ARLINGTON— Jesus, who commanded us to love our neighbor as we love ourselves, is interested in our cultural intelligence, or how well we relate to people of different cultures. Furthermore, if we are to obey his command to make disciples of all people, then we must learn to interact with people from different cultures.
To help Texas Baptists grow in their ability to develop cross-cultural relationships, Becky Ellison shared insights she has gained from scholars Philip Jenkins and David Livermore regarding cultural intelligence.
Ellison is a consultant with the Christian Women’s Job Corps and Christian Men’s Job Corps, ministries of WMU of Texas, and teaches part-time at the Garland School of Social Work. She led a workshop on cultural intelligence during Texas Baptist’s Family Gathering.
What is cultural intelligence?
Cultural intelligence (CQ) is defined as the “capability to relate, respect, express care, work and serve effectively across cultures.” CQ requires an awareness of cultural dynamics operating below the surface of interpersonal interactions. A humorous example involving green tea and sugar was given in the first few minutes of a TED talk by Sheena Iyengar, which can be viewed below.
Examples of such dynamics include the use of tattoos and the way people behave during prayer. In some cultures, girls are tattooed to safeguard them from being stolen before marriage, while in other cultures girls tattoo themselves to tell a story. Some cultures consider it rude to pray with legs crossed, while others consider it disrespectful for men to pray while wearing a hat.
Culture is complicated
Such outward signs and behaviors are determined by one’s underlying culture. Culture is a set of “attitudes, customs and beliefs…transmitted through language, material objects, ritual, institutions and art from one generation to the next.” Culture is shaped by one’s country of origin, language, ethnicity, age, gender, religion, education, socioeconomic status, political views and many other variables.
People think, feel and react in accordance with the rules of their respective culture. These rules form an individual’s identity and are used in one direction to bind a group of people together around a shared identity and in another direction to establish boundaries between one group of people and another.
Why does cultural intelligence matter?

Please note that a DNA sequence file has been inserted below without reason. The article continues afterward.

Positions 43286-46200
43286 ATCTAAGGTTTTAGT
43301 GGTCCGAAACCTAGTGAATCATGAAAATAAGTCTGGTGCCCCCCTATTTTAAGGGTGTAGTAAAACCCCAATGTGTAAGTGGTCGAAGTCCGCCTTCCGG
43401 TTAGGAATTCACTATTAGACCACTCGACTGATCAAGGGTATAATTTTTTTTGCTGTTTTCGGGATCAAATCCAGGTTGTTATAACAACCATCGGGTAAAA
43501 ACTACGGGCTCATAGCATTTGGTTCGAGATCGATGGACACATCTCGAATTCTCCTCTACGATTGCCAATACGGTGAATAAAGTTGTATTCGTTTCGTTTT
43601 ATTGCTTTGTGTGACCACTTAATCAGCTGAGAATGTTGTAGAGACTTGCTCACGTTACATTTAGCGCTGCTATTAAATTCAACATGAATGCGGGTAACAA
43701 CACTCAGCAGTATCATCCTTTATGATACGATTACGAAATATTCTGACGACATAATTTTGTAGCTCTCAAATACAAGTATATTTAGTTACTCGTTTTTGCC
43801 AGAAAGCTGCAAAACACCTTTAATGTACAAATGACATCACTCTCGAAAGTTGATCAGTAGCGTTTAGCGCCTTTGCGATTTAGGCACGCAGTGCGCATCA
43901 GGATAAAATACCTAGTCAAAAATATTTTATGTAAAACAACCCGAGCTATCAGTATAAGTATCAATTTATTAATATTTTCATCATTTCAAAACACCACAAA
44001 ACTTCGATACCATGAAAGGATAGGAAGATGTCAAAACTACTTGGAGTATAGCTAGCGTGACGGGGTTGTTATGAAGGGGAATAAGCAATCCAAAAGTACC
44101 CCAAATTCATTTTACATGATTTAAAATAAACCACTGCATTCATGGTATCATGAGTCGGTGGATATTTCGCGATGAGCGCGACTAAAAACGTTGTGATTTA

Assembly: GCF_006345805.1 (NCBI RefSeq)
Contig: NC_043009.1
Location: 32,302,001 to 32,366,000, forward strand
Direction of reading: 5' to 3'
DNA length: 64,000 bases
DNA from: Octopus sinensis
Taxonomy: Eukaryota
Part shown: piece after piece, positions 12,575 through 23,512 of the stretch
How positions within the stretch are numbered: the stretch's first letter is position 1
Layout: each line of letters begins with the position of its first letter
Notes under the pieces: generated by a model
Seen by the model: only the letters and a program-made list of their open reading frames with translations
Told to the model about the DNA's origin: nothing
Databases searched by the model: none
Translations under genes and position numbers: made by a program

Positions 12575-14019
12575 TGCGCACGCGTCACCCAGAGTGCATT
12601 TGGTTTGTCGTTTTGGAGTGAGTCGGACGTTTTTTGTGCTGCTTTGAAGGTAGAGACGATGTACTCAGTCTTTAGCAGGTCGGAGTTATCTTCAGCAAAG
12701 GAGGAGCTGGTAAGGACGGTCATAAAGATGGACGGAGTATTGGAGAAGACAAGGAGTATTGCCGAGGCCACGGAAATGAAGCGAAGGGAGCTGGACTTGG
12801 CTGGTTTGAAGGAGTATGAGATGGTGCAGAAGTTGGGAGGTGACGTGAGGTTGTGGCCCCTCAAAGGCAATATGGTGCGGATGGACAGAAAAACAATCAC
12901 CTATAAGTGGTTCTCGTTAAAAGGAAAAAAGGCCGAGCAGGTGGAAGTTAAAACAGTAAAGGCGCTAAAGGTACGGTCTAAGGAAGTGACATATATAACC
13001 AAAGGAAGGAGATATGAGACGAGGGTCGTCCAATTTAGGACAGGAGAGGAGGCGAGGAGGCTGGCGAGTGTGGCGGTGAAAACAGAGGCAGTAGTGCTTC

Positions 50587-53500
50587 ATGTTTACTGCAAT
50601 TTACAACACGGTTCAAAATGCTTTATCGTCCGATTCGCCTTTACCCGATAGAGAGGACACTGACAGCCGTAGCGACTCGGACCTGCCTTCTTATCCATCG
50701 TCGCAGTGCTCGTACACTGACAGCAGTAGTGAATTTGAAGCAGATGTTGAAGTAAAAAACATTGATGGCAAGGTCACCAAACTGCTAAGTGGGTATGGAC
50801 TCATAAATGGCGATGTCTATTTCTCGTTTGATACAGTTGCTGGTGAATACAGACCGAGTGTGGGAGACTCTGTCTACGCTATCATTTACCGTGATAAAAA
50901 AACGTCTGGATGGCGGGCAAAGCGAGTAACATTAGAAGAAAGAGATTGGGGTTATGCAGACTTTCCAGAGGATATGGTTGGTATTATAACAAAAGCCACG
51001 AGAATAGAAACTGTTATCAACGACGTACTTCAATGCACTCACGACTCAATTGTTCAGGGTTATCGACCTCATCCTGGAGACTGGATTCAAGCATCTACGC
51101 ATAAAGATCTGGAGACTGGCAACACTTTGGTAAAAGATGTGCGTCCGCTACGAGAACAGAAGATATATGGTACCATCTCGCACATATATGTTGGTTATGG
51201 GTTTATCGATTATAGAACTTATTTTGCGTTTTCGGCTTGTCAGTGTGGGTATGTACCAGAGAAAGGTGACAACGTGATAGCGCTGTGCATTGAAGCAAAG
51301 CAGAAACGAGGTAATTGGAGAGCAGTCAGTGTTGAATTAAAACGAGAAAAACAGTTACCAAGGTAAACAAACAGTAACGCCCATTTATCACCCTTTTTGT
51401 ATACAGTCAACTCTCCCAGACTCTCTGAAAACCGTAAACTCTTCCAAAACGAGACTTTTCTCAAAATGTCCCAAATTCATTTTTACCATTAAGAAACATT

Sociologists, economists and demographers talk of the world being flattened by advances in transportation and technology. The flattening of the world is seen in the mass migration of people around the globe, which is bringing the world’s 5000 cultures and subcultures into increasing proximity. One consequence of such contact is fear and misunderstanding leading to growing tensions between people.
As people grow to understand one another better through developing cultural intelligence, fear and misunderstanding are reduced, leading to the prevention or lessening of tension and conflict.
For followers of Christ, cultural intelligence matters because communicating the gospel requires the ability to move beyond tensions generated by cultural misunderstandings.
When your neighbor is not like you
Jesus did not command us to make disciples among our friends. Jesus commanded us to make disciples among all people. At a time when our neighbors are increasingly unlike us because people from all over the world are coming together to live in the same communities, followers of Christ must get to know other cultures. They can do so by engaging in a four-fold method outlined by David Livermore, author of several books on cultural intelligence.
- Drive: Discover your reason, or motivation, for increasing cultural intelligence.
- Knowledge: Gain knowledge about different people. Ask questions. For example, is that person from an individualist or collectivist culture? How does that person relate to authority? What is that person’s view of time? Find a CQ coach to help you gain knowledge.
- Strategy: Determine ways to effectively engage your learning.
- Action: Get involved in cross-cultural relationships using your knowledge and strategy.
When your neighbor is more like you than you realize
Ellison shared that “the average Christian is poor, theologically conservative, female and a person of color.” She also said Nigeria is now one of the top missionary-sending countries in the world, further noting 46 percent of refugees resettled in the United States are Christian. These statistics counter the thinking of many American evangelicals, who still conceive of Christianity being strongest in the U.S.
The changing complexity of Christianity reveals another reason for followers of Christ to develop cultural intelligence, which is that their brothers and sisters in Christ are increasingly unlike them. Therefore, to maintain the harmony and unity called for by Christ, Christians must learn to navigate their cultural differences.